Thanks for your thoughtful reply to my post. I don't care if someone labels my proposals left, right, or Martian. I do, in fact, contemplate government run and funded health care for the poorest Americans, in part because we already have it in California in the form of county hospitals treating all-comers, regardless of ability to pay. Let's make the de facto system intentional so that we can improve it.

I have seen the statistical papers that allegedly show that tort reform would not materially reduce health care spending, and I respectfully disagree with their methodology. Limiting malpractice awards will limit E & O premiums, but not "cover your ass" medicine. The tort reform I advocate would be more in the nature of making freedom of contract free of tort liability. If a care provider makes a mistake, fine. If a care provider does what the provider and patient agreed, the only tort would be if the provider did a negligent or worse job of what was agreed.

If we allow health insurance, rather than forcing prepaid health care, as the Patient Protection [sic] and Affordable [sic] Care Act requires, consumers can decide for themselves where they draw the line between insurance and prepaid care. Therein lies the rub. I believe that most consumers of health care are perfectly capable of, and likely to, make cogent decisions about how they spend their health care dollars. The ACA has a tacit assumption that consumers are incapable of doing so.


Trad climber
Fresno CA
Mar 21, 2014 - 01:38pm PT
Ukraine matters because of NATO, and also, more deeply, because of the effect of any Russian territorial designs on nuclear proliferation.

The NATO aspect may not be clear on this side of the Pond, but is perfectly -- and frighteningly -- so in Poland, the Baltics, and eastern and central Europe generally.

The effect on nuclear nonproliferation is more subtle. The main reason we can tell countries not to acquire nuclear weapons of their own is that the US will use its military might to defend that country from aggression. If actions prove that a US promise of defense means nothing, countries that currently lack nuclear weapons have a greater incentive to acquire those weapons, as a hedge against US unreliability.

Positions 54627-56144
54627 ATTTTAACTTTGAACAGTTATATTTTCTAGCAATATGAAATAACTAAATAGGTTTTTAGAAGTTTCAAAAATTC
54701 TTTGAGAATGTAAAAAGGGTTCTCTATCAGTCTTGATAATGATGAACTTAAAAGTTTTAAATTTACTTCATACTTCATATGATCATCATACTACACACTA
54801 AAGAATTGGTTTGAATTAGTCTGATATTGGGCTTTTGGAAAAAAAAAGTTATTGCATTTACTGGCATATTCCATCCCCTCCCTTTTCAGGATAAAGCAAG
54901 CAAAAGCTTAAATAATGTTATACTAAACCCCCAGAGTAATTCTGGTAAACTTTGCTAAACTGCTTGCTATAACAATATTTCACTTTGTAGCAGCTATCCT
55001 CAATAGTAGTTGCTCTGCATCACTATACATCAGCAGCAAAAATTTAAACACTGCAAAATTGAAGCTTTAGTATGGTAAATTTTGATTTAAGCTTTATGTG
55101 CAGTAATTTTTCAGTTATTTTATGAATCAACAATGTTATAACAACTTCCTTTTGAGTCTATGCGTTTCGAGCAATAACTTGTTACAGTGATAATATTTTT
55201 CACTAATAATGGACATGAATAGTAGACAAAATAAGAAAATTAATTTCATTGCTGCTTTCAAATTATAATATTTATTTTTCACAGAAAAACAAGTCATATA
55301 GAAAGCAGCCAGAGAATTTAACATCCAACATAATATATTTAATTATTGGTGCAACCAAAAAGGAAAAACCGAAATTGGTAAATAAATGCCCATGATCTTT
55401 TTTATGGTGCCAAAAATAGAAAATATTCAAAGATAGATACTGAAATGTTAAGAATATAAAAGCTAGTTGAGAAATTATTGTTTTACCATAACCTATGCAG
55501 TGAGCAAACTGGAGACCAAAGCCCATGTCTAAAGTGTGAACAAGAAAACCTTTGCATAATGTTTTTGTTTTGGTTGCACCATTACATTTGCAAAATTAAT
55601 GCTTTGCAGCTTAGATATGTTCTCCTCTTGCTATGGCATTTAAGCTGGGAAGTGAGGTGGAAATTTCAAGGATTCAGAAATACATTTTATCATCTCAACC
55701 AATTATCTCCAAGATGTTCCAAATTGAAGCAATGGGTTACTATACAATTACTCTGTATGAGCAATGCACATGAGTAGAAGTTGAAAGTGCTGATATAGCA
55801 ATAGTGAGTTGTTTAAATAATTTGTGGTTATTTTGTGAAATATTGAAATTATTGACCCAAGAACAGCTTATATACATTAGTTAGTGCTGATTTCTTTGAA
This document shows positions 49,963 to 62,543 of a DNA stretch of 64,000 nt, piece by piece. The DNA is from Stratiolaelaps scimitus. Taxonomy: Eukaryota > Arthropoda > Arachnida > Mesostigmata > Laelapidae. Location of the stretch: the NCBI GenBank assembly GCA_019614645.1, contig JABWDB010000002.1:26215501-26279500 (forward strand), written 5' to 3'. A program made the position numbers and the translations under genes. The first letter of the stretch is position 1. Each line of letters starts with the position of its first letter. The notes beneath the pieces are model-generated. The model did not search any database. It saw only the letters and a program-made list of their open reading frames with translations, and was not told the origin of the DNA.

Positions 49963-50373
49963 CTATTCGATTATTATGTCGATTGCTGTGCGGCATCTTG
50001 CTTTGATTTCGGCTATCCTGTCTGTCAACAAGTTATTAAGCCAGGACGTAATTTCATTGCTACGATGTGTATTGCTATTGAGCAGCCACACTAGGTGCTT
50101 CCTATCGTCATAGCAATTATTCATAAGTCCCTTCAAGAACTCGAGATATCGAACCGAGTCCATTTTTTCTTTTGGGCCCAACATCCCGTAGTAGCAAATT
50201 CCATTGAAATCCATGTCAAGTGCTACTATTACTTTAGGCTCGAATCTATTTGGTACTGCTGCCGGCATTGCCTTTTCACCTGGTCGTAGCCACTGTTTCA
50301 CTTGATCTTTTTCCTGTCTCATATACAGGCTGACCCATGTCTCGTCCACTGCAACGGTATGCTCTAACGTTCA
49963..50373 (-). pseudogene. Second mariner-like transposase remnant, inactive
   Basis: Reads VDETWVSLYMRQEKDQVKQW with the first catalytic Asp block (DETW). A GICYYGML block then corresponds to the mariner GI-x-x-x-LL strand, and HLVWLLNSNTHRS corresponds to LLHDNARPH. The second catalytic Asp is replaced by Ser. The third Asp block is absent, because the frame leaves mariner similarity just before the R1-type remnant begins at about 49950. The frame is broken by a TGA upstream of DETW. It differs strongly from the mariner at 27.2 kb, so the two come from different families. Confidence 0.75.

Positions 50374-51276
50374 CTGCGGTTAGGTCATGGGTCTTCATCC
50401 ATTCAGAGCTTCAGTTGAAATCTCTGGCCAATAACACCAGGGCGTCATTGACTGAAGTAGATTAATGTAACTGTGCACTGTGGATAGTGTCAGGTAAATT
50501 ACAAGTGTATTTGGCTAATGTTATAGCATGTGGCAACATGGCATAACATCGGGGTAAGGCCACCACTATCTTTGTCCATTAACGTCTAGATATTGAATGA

President Obama is not doing the will of some shadowy bankers. He's doing his best to try to protect the interests of the United States and the Western World in a situation that has peoples' negative imaginations shooting into orbit. We all should hope that he and his administration can find the wisdom and courage to act in those interests. This situation transcends partisan politics, and it saddens me to see so many thinking otherwise.

Ken M

Mountain climber
Los Angeles, Ca
Mar 21, 2014 - 01:49pm PT
I don't think Obama would lose any points saying,"Let Europe deal with it we have enough problems."

He would lose MASSIVE points with EUROPE.

You might ask why we care?

the EU is one of the other GREAT POWERS on this planet. As such, they are a great trading power, have huge impacts on worldwide (and our) fiscal health, are frequent partners in military operations during the last 100 years, are able to exert political influence in places where we cannot (think Iran).

Thowing our strategic partners over the railing is not in our interests.